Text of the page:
<sorear> arm has what, 4 core specifications for floating point? 4 times as good
<sorear> no
<SolraBizna> that's one of the ways ARM is twice as good as x86
<Bob_Dole> one of these companies couldn't release something because of the foundry NDA'ing their standard-cells too much
<sorear> the OTP, memory controller, PLLs, ethernet mac were licensed from third parties and so sifive is hamstrung in what they can do
<SolraBizna> though x86 has the "advantage" of implementing both FPU architectures at the same time... o_o;
<sorear> but the L2 cache is synthesizable verilog, it's no more encumbered than the core
<sorear> er, probably chisel
<SolraBizna> all I really want is an open core compatible with (and comparable to) the PPC750, and then I'll be happy for the rest of my life
<Bob_Dole> it was kinda weird thing to me, that they couldn't let people know how to make a design for their process without committing to making a design for their process.
<sorear> remind me what that is
<Bob_Dole> G3
<SolraBizna> (also Wii and GameCube core CPU)
<Bob_Dole> 74xx is g4, 970 is g5
<Bob_Dole> then you also got the 603 and 604 for earlier PPC chips that actually got any use
<SolraBizna> in a world where I haven't learned RISC-V assembly yet, PowerPC remains my favorite ISA
<SolraBizna> though I think ARM's conditional execution bits are cool, and 68k's ludicrous orthogonality is nice sometimes
<sorear> irrationally i hate ppc assembly syntax
<sorear> love to have registers and small immediates look exactly the same
<SolraBizna> speaking as a PPC fan... I don't think that hatred counts as irrational :)
<SolraBizna> I agree with the syntax that requires registers to be qualified with `r` and imediates with `#`, I forget if that's what gas used
<sorear> I don't have a strong opinion on it deeper than that, although most of the old riscs are kinda meh for PIC
<SolraBizna> I think PPC requires a GOT for PIC
<Bob_Dole> oh yeah speaking of 68k, I should go look into the Apollo core. 68k softcore meaning to be more compatible with the 68040 than the 68060 but faster than the 68060.
<sorear> GOTs are part of the unix definition of PIC, but only a few arches need to permanently reserve a register to hold a pointer to the GOT
<SolraBizna> SPARC has branch delay slots, which... yeah, I know they seemed like a good idea at the time, but seriously?
<SolraBizna> I forget why I hated MIPS
<sorear> mips and sparc both have delay slots
<Bob_Dole> didn't MIPS-X remove that?
<sorear> no, mips-x added a second delay slot
<sorear> jump; nop; nop;
<Bike> it's class all over again..............
<SolraBizna> .........
<SolraBizna> well, I guess that's less than twice as bad as one delay slot
<sorear> sparc was the architecture that inflicted register windows on the world
<Bob_Dole> I still have my SPARC box :D
<sorear> the oldest and worst-i've-seen implementation of delay slots
<Bob_Dole> SolraBizna, do you still have your SPARC system?
<jn__> i think Broadcom's "QPU" cores in the raspi shader unit have three branch delay slots
<sorear> user mode has SAVE for calls and RESTORE for returns, but longjmp() requires an effing syscall
<SolraBizna> o_O
<sorear> (mostly unrelated)
<SolraBizna> Bob_Dole: I think we sold it... it might be lost in the literal quagmire that is my parents' house's basement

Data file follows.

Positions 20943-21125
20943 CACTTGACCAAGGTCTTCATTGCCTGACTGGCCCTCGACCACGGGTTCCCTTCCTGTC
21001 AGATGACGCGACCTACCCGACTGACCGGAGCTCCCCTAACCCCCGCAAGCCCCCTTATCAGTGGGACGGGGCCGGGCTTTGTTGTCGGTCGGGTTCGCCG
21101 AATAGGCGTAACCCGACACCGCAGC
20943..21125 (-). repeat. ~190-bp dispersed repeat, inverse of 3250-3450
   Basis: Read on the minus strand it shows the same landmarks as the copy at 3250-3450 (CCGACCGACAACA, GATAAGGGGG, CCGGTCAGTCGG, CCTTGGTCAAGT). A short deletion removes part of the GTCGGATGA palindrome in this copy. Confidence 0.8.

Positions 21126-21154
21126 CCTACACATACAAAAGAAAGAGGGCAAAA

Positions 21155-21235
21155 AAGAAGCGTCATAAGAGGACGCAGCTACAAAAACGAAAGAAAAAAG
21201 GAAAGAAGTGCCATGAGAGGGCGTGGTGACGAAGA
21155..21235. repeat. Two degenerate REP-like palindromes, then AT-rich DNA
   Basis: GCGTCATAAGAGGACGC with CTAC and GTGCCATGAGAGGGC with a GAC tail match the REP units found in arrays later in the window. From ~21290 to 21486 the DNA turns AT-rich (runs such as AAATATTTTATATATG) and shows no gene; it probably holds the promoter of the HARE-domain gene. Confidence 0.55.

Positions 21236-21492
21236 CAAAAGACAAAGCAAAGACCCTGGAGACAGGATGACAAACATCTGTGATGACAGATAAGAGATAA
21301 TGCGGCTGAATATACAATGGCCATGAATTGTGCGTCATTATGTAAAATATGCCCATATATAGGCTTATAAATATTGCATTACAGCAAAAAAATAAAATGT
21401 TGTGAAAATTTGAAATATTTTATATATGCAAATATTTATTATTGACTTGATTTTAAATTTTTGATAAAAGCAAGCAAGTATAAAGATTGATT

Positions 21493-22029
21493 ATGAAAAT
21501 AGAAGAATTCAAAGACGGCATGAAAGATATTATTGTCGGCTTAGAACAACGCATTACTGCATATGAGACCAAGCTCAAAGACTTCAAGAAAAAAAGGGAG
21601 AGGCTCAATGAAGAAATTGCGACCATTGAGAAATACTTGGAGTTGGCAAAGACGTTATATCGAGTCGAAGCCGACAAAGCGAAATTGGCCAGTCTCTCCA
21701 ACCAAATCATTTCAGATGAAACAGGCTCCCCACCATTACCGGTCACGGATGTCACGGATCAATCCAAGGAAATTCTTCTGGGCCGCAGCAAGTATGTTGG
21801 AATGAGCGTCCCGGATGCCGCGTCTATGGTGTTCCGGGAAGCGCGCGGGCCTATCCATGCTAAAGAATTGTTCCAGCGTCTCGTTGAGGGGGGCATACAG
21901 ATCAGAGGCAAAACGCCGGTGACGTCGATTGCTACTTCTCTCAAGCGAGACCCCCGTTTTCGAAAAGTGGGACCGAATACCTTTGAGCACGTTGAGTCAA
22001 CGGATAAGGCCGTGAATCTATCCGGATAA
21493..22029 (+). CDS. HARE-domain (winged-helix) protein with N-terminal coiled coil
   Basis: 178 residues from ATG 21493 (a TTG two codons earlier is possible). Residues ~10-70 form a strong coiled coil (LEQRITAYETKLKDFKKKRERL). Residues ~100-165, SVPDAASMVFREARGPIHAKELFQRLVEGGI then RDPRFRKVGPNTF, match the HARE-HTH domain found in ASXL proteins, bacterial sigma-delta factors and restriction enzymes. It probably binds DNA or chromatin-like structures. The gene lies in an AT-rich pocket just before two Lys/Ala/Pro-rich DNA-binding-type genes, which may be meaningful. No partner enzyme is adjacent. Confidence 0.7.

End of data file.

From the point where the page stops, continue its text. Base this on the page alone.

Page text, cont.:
<SolraBizna> register windows seem like they would be a good idea except for what happens when you run out of registers or need to context switch
<sorear> ye olde sparc also requires trapping into the kernel to spill old registers if you do calls more than 8 deep
<sorear> they made the hardware capable of doing that without a trap in v9 or so
<sorear> itanium also has register windows, except they "fixed" the sparc problems in a way that managed to be worse: there is a "register stack engine" which operates asynchronously with normal execution, and has its own privilege level which may or may not match the main pipeline privilege level at any given instant
<SolraBizna> :C
<Bob_Dole> how did Itanic last so long
<Bob_Dole> I have never heard anything good about it
<Bob_Dole> and yet there's HP still asking for me
<jn__> enough companies thought it was the next great thing
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<sorear> am29k has the best register windows, they put the register offset, high water mark, and low water mark in ordinary global registers that can be manipulated without fuss from user code
<sorear> the one good thing about ia64 is that l4ka::pistachio was able to get context switches down to 34 cycles
<sorear> but microkernel research in the post-spectre era is going to be Interesting
<SolraBizna> that's... impressive
<sorear> ia64 is extremely "second system syndrome" and "poor communication and poor management of complexity during the design phase"
<sorear> it has some curious features, and some curious lack-of-features
<sorear> ia64 has no 128-bit data path anywhere, but the hardware x86 decoder supports SSE2, mapping xmm registers to *pairs* of itanium (80-bit, natch) FPRs
<sorear> the design philosophy seems to have been "we're going to scale issue width to infinity, anything that could be expressed as independent instructions is unnecessary"
<SolraBizna> why not go all out and have VVVVVVLIW?
<sorear> rotating. predicate. registers.
<sorear> ia64 isn't a VLIW
<sorear> it's a multi-issue RISC trying to pretend to be a VLIW
<sorear> with 41-bit instructions